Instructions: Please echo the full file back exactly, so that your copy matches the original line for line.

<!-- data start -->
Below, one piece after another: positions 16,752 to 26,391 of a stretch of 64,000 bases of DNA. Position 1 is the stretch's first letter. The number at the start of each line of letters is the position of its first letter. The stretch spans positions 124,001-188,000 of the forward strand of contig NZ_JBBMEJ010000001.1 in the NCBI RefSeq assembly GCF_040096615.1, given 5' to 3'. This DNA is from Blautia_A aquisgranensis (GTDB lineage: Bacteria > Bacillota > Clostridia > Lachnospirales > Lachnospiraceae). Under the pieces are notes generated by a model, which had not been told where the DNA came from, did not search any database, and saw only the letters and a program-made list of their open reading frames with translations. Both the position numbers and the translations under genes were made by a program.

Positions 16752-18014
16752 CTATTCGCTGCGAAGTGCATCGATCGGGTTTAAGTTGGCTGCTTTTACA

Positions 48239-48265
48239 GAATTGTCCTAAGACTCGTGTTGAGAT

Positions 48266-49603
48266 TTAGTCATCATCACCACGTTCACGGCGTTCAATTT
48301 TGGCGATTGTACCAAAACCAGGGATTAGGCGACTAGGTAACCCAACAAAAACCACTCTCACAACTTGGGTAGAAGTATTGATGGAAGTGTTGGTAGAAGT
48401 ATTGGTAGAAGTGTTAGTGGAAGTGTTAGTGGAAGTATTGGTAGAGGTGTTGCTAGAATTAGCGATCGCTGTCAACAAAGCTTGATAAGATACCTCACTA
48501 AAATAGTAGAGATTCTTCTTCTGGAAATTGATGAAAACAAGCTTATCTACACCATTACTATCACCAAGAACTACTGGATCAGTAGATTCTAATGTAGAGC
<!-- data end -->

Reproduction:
Below, one piece after another: positions 16,752 to 26,391 of a stretch of 64,000 bases of DNA. Position 1 is the stretch's first letter. The number at the start of each line of letters is the position of its first letter. The stretch spans positions 124,001-188,000 of the forward strand of contig NZ_JBBMEJ010000001.1 in the NCBI RefSeq assembly GCF_040096615.1, given 5' to 3'. This DNA is from Blautia_A aquisgranensis (GTDB lineage: Bacteria > Bacillota > Clostridia > Lachnospirales > Lachnospiraceae). Under the pieces are notes generated by a model, which had not been told where the DNA came from, did not search any database, and saw only the letters and a program-made list of their open reading frames with translations. Both the position numbers and the translations under genes were made by a program.

Positions 16752-18014
16752 CTATTCGCTGCGAAGTGCATCGATCGGGTTTAAGTTGGCTGCTTTTACA

Positions 48239-48265
48239 GAATTGTCCTAAGACTCGTGTTGAGAT

Positions 48266-49603
48266 TTAGTCATCATCACCACGTTCACGGCGTTCAATTT
48301 TGGCGATTGTACCAAAACCAGGGATTAGGCGACTAGGTAACCCAACAAAAACCACTCTCACAACTTGGGTAGAAGTATTGATGGAAGTGTTGGTAGAAGT
48401 ATTGGTAGAAGTGTTAGTGGAAGTGTTAGTGGAAGTATTGGTAGAGGTGTTGCTAGAATTAGCGATCGCTGTCAACAAAGCTTGATAAGATACCTCACTA
48501 AAATAGTAGAGATTCTTCTTCTGGAAATTGATGAAAACAAGCTTATCTACACCATTACTATCACCAAGAACTACTGGATCAGTAGATTCTAATGTAGAGC